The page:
Kathleen: Interest in the product has been very high. It is a brilliant solution for measuring customer engagement and permitting the segmentation of visitors into product/service preference areas that permit finely targeted follow-on campaigns. We do not have any published case studies for Score yet, but look forward to sharing those with you soon.
Anil: What is going to be the theme of this year's conference?
Kathleen: We're still finalizing the theme, but we will be sure to give you an update when it is finalized.
Anil: Finally, what do you think about Omniture? Their market position and all the acquisitions they are doing?
Kathleen: I have taught about the difficulties of acquiring companies and products: such as integrating disparate technologies and merging companies with varying cultures and processes. I think it is unlikely that Omniture will escape easily from many of the inherent problems in company acquisitions. Now, like most, I think integrated marketing software suites are something the market is looking for, but the key will be, as it always is, in the integrity of the integration. It's a question of marketecture vs. architecture. Can Omniture truly integrate the products they have acquired to deliver the synergistic value customers are really looking for? Or will this require an open architecture that easily permits exchanging data among EMS applications?
Anil: Great, I think true integration of the solutions is not going to happen. It will be more around creating an easy exchange of data. Thank you for your time.
Thursday, March 27, 2008
- How often videos are viewed in different geographic regions
- How popular a video is relative to all videos in that market over a given period of time
- Data on lifecycle of the videos, like how long it takes for a video to become popular, and what happens to video views as popularity peaks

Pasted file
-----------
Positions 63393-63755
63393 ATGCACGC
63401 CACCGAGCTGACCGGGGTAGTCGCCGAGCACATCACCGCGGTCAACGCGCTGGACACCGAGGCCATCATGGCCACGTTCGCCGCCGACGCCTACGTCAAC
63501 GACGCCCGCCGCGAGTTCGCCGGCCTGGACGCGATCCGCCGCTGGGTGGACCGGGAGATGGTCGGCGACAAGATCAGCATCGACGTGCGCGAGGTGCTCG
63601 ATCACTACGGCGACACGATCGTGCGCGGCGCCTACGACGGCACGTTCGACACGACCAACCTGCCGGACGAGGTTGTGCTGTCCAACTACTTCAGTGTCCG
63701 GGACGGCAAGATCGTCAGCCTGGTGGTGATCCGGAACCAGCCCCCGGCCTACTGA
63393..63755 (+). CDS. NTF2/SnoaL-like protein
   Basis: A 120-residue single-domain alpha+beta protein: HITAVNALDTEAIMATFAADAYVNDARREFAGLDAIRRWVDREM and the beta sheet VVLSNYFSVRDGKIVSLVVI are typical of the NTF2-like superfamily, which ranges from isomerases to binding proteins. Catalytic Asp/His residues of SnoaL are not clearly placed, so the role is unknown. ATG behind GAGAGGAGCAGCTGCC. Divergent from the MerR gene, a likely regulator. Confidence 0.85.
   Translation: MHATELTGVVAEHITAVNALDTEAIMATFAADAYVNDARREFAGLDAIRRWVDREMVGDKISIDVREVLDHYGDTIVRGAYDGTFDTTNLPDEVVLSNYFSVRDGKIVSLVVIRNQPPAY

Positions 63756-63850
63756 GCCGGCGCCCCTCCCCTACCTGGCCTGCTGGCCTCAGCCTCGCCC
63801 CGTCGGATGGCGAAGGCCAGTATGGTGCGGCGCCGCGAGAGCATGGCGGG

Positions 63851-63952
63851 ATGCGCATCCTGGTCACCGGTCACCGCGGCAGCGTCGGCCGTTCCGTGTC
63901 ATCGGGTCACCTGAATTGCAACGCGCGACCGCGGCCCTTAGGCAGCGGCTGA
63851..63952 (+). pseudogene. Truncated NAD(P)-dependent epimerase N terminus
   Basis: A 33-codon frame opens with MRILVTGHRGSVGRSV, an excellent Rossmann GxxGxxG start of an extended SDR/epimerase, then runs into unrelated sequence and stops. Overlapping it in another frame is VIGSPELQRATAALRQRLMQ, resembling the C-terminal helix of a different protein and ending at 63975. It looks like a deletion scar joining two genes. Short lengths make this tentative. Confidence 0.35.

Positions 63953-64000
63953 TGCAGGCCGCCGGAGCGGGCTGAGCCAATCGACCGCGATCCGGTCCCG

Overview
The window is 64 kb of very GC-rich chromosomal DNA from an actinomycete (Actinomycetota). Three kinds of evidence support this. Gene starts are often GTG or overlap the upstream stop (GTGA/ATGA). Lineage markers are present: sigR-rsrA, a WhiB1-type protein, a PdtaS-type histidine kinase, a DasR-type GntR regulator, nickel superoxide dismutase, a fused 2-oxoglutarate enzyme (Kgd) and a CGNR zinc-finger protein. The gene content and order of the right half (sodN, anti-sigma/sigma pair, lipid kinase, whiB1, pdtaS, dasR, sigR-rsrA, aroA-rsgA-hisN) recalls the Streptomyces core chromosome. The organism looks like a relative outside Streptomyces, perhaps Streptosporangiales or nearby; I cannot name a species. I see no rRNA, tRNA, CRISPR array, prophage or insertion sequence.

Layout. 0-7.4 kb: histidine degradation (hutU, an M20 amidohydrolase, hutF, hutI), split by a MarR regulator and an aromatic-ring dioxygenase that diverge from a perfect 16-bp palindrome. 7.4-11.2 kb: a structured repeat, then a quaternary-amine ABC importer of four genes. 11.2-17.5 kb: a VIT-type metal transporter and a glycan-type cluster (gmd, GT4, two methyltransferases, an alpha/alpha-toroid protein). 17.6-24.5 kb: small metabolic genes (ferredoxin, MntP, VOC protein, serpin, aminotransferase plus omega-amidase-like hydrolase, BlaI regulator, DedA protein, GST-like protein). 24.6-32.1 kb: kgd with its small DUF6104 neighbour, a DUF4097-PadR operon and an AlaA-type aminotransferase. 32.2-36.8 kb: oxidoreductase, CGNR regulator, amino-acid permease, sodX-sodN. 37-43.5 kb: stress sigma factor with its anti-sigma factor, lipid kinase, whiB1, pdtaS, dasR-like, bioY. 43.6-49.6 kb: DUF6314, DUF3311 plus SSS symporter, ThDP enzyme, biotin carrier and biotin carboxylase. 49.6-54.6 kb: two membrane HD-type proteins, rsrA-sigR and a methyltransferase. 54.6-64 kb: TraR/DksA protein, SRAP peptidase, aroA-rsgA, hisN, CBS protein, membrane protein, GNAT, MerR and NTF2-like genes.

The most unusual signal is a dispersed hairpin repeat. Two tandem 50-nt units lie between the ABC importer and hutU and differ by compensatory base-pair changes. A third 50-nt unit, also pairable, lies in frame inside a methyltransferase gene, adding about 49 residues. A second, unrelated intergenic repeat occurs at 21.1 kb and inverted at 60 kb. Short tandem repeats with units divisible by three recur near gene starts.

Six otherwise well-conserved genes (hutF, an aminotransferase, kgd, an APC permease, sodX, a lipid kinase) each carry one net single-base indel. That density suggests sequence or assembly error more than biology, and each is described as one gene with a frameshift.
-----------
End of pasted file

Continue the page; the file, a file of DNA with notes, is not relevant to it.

According to YouTube blog,
"We'll be making new features and additional information available fairly quickly -- like a specific breakdown of how viewers discovered the video"
YouTube videos are embedded in several sites and blogs, so it will also be nice to see what sites, blogs etc. are embedded the video on their site and on what pages.
Some bloggers, TV news and news sites are claiming that YouTube will track and show at individual level i.e. show the name, IP of an individual who watched the video. I believe that YouTube has such data (when you consider tying Google Accounts with YouTube) but I do not believe that YouTube will reveal that kind of information in the Video Analytics, as it could result in all sorts of privacy issues.
I expect Google (who owns YouTube) to integrate these services with Google Analytics. Not only will video providers able to see the stats mentioned above in one interface but all see the impact of videos and visitors driven by these videos on their site and hence make better decision for future video productions and promotions.
Tuesday, March 25, 2008
This service shows how your website's statistics compare against other sites. The data used for this service is collected via Google Analytics from the sites that opt-in to use this service. In the beta release of this service, you are able to compare your site's Visits, Pageviews, Pages per Visit, Bounce Rate, Average Time on Site, and New Visits data against benchmark data from categories of other participating websites.
After a wait of few weeks, last week I was able to see the benchmarking data for the first time.
Benchmarking data is available under “Visitors” section of Google Analytics (See below).
As you can see above, this site rocked it had 386% more visits then the benchmark data. Actually most of the stats were better than the comparable sites. Does that mean we can open Champagne and celebrate??? Not so fast. Let’s look at what I was comparing to?
According to Google Analytics, I was comparing to “All sites of similar size”.
So what does “All sites of similar size” mean?
All sites are grouped together under three classifications: small, medium, and large based on number of visits each site receives. You can compare yourself to other similarly sized sites but not to sites in other size classifications.
I did not find it very useful since I don’t know what the range of the stats was. If the site I was looking was being compared to one or two page personal sites then sure this site will rock compared to the other site, not very helpful comparison though. I needed to compare to my industry vertical.
Comparing to a vertical
Google provide a list of site categories that are available for the site size (based on visits) your site falls into. However I was not sure which vertical to pick for this particular site. Some sites fall perfectly in one vertical but a lot of them do not fall into any one vertical, as was the case with the site that I was looking the data for. It would have been nice if Google had allowed me to see which vertical it was categorizing my site in so that I could have picked the same vertical.